How stats mirror Agang’s vision

2013-03-03 10:00

Dr Mamphela Ramphele has announced her entry into the political arena and intention to contest the 2014 general elections.

In her speech on February 18 at Constitution Hill in Johannesburg, Ramphele raised many issues where she felt that South Africa was falling well short of its potential and where the government was failing its people.

If one looks at a futurefact survey that earlier questioned South Africans about their views on many of the issues she raised, one finds a lot of overlap.

The company has been surveying the attitudes and beliefs of South Africans since 1998, and findings on the issues Ramphele raised are from the research website’s 2012 survey.

They are based on a probability sample of 2 946 adults aged 15 years and older, except in communities of fewer than 500 people.

Our consultations and conversations across the lengths and breadths of our nation have confirmed a hunger for a new beginning.

Young and old, poor and rich, men and women, urban and rural people are yearning for a political platform that can put our nation first, capture the best in us and enable us to transcend our divided past and work together as a society united in our diversity.

Atotal of 61% believe the ANC-led government is moving away from the democratic principles they fought so hard to implement, while only 10% disagree. The rest are unsure.

More than eight in 10 express a concern about the lack of a strong opposition in Parliament.

The vast majority believe we can’t keep blaming the past for all our problems and that our social and cultural diversity is a major advantage for the nation.

Our nation is at risk because self-interest has become the driver of many of those in positions of authority who, instead, should be focused on serving the public.

An unchecked culture of impunity and the abuse of power as well as public resources rob children, young people, rural and urban poor people of the fruits of freedom.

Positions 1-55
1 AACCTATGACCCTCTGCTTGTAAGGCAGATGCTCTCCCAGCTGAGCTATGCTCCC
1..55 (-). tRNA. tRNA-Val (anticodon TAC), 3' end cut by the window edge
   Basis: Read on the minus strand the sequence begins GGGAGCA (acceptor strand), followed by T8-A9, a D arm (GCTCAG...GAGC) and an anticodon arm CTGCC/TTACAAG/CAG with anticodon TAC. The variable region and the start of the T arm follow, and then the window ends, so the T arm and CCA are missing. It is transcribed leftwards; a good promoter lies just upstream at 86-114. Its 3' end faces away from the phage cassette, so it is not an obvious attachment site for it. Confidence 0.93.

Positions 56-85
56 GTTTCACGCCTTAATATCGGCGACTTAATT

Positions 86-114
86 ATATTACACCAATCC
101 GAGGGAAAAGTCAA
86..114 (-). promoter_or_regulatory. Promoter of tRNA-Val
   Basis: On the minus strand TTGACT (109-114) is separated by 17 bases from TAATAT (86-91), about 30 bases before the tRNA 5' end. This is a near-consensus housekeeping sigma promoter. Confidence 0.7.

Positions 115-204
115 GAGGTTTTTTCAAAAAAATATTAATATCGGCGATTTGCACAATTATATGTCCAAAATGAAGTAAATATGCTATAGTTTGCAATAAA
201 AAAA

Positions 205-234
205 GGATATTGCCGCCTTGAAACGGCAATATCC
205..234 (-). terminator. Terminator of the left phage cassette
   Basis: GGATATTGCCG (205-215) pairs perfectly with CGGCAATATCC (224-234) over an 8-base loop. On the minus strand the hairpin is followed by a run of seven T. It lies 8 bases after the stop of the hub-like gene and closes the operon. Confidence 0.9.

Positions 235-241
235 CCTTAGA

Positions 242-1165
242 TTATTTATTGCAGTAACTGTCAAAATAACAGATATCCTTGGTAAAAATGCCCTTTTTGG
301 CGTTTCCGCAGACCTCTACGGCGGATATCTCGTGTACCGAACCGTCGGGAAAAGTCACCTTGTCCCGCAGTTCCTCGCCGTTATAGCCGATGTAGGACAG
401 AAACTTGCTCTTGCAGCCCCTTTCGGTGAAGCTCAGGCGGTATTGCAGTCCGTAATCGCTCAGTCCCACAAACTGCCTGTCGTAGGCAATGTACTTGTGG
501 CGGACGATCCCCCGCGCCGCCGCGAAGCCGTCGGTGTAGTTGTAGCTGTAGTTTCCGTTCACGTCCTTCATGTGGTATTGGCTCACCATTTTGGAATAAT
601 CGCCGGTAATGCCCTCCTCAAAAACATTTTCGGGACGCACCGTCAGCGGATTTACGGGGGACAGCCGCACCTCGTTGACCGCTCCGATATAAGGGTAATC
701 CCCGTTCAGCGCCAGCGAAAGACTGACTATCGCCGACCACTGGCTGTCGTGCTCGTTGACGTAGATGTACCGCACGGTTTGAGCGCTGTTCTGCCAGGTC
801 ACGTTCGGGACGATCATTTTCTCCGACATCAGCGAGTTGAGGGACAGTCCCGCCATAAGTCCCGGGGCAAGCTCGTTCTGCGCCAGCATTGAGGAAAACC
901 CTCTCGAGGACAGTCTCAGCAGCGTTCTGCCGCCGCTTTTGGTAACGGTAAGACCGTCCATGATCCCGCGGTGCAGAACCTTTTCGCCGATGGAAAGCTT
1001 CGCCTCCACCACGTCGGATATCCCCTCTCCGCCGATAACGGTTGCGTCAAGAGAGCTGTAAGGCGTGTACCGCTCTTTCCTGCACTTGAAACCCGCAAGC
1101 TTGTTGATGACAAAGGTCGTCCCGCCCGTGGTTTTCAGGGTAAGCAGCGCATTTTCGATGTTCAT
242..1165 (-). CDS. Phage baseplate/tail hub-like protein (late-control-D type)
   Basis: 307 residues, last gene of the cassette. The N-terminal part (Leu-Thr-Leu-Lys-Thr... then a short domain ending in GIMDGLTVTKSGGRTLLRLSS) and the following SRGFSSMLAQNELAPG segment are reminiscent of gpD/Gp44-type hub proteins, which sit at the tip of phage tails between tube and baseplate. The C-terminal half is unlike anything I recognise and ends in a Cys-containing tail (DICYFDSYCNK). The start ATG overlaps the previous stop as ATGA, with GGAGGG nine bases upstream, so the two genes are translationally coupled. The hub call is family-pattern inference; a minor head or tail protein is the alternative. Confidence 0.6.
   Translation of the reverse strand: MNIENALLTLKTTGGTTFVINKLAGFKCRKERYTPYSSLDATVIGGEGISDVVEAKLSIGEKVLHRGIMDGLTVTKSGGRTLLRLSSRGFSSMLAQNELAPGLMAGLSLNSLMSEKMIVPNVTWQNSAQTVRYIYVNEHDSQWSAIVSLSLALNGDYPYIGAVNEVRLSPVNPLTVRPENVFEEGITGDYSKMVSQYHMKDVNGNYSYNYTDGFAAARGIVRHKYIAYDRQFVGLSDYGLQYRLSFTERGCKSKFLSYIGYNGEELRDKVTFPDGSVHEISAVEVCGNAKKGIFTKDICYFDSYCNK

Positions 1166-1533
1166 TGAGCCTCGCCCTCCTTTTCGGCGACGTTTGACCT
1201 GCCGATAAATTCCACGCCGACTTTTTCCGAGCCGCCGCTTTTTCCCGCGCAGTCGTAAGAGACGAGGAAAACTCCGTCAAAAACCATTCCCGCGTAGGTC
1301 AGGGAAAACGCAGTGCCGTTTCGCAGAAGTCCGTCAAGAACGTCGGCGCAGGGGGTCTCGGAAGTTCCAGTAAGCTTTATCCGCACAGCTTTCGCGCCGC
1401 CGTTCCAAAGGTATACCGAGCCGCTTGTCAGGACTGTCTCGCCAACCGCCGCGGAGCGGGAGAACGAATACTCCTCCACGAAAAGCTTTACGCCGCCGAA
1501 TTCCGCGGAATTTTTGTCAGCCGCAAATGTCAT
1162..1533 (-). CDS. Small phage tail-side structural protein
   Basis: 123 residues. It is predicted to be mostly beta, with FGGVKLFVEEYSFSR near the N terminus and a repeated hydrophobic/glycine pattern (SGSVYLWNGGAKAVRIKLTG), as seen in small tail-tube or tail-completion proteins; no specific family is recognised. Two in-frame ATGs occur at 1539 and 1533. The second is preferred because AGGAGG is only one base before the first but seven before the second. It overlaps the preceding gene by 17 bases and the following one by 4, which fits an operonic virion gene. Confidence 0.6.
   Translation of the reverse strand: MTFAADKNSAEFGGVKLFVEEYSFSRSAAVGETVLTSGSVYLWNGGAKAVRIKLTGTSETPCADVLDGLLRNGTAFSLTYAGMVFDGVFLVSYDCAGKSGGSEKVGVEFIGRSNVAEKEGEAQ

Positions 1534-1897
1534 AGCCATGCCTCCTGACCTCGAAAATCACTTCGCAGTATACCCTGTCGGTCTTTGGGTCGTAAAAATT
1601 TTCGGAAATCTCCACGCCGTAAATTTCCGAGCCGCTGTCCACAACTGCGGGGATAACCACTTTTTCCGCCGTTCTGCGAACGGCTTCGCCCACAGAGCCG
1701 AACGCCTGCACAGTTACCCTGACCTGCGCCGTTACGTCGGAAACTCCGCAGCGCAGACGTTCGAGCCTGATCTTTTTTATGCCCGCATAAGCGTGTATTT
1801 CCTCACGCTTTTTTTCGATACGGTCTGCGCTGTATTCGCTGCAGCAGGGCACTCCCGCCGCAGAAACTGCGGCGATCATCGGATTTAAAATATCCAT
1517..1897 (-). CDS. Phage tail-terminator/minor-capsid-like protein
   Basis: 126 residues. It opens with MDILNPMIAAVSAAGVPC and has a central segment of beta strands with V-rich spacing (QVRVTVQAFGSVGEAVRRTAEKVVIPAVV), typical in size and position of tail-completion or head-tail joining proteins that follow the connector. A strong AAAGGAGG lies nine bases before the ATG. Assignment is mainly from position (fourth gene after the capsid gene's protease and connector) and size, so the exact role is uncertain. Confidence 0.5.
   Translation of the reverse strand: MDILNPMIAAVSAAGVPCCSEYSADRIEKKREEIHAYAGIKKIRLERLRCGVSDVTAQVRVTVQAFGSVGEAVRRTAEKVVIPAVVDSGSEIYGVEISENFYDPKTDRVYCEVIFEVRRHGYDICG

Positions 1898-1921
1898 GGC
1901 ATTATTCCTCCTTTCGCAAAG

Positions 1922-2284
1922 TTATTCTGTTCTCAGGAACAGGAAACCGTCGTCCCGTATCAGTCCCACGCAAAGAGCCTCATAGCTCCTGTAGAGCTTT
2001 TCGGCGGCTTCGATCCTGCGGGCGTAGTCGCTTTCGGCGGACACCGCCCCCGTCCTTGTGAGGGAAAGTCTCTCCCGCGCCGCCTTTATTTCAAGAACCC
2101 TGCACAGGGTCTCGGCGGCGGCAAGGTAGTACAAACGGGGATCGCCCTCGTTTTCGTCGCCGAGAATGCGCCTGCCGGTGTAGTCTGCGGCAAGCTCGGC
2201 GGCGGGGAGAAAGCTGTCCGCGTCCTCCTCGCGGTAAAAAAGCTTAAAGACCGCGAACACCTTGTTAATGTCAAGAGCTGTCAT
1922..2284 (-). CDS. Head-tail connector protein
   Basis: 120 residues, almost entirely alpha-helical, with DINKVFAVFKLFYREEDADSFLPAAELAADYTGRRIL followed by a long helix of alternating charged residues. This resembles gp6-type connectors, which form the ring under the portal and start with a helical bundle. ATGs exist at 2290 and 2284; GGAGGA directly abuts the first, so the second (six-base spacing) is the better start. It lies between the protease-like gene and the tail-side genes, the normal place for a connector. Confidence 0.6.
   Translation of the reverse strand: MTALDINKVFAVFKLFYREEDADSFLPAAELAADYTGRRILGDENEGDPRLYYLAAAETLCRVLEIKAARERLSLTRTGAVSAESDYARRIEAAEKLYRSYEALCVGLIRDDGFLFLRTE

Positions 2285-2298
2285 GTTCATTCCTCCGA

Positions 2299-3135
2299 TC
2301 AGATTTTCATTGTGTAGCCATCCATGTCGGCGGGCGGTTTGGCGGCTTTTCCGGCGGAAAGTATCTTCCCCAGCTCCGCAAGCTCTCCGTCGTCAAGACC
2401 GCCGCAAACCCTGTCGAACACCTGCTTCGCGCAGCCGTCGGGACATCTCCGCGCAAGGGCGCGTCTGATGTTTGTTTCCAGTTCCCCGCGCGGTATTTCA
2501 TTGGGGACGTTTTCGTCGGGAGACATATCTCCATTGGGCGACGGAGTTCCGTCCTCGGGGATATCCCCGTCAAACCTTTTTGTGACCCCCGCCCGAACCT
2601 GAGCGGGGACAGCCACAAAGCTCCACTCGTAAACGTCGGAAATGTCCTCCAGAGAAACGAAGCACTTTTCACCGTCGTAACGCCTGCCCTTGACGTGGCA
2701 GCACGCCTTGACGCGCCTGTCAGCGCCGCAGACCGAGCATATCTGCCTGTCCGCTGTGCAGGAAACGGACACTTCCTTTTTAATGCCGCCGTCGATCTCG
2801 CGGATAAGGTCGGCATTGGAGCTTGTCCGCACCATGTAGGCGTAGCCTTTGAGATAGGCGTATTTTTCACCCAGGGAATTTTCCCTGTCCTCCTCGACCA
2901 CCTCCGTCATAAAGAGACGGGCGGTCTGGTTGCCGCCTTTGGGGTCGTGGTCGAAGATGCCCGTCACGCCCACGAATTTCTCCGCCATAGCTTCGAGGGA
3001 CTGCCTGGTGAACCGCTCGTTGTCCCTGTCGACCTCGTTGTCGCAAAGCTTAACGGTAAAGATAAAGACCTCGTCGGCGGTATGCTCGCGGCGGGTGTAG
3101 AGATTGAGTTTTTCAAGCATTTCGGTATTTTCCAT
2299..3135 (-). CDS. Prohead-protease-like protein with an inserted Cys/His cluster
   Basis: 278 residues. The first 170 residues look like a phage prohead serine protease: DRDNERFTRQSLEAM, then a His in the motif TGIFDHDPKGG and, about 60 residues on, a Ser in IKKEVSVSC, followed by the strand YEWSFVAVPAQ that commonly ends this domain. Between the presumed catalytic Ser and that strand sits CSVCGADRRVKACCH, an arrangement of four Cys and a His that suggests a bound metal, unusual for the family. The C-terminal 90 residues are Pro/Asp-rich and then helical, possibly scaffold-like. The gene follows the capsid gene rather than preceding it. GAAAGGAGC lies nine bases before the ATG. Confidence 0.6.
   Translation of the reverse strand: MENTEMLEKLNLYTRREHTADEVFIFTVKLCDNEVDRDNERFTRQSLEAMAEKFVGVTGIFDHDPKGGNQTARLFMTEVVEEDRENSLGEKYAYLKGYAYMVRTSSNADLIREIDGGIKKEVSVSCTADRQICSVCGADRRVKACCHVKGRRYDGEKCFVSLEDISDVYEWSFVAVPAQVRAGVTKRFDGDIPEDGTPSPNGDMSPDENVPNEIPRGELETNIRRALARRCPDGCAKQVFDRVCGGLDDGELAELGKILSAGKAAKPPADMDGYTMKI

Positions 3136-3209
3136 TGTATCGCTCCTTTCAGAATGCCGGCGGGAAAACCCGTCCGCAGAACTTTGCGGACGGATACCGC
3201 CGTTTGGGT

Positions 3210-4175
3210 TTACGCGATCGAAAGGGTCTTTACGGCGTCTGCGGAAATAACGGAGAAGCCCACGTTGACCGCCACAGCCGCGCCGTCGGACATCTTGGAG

Corruption, nepotism and patronage have become the hallmarks of the conduct of many in public service.

South Africans have reached a point of despair about corruption.

Six in 10 people say: “Corruption levels are so high in South Africa that I have lost hope about stopping it” and, dangerously for our national moral code, almost a third of us are asking: “If other people are benefiting from corruption, why shouldn’t I also benefit?”.

But there is still a clear belief held by about three-quarters of South Africans that government officials found guilty of corruption and crime should never be allowed to hold office again.

It is appalling to learn that an estimated 71% of South Africans in the 15-34 age group – who make up 60% of our population – are not participating in the economy, and are instead forced to accept the humiliating substitute of social grants.

Eight out of every 10 adults who are unemployed fear that they “might never get a job”.

Seven out of 10 believe that the government is not doing enough to create jobs and half, or five out of 10, say they are prepared to work for a lower wage just to have a job or some income while three out of 10 reported: “I have given up trying to find a job”.

Our society’s greatness is being fundamentally undermined by a massive failure of governance.

More than seven out of 10 South Africans feel abandoned by a government they believe “shows little concern for what its citizens think of it”.

They say once people are elected to high office, they are interested only in themselves.

About 80% would like to see “the emergence of a really strong leader who would re-establish order and discipline”.

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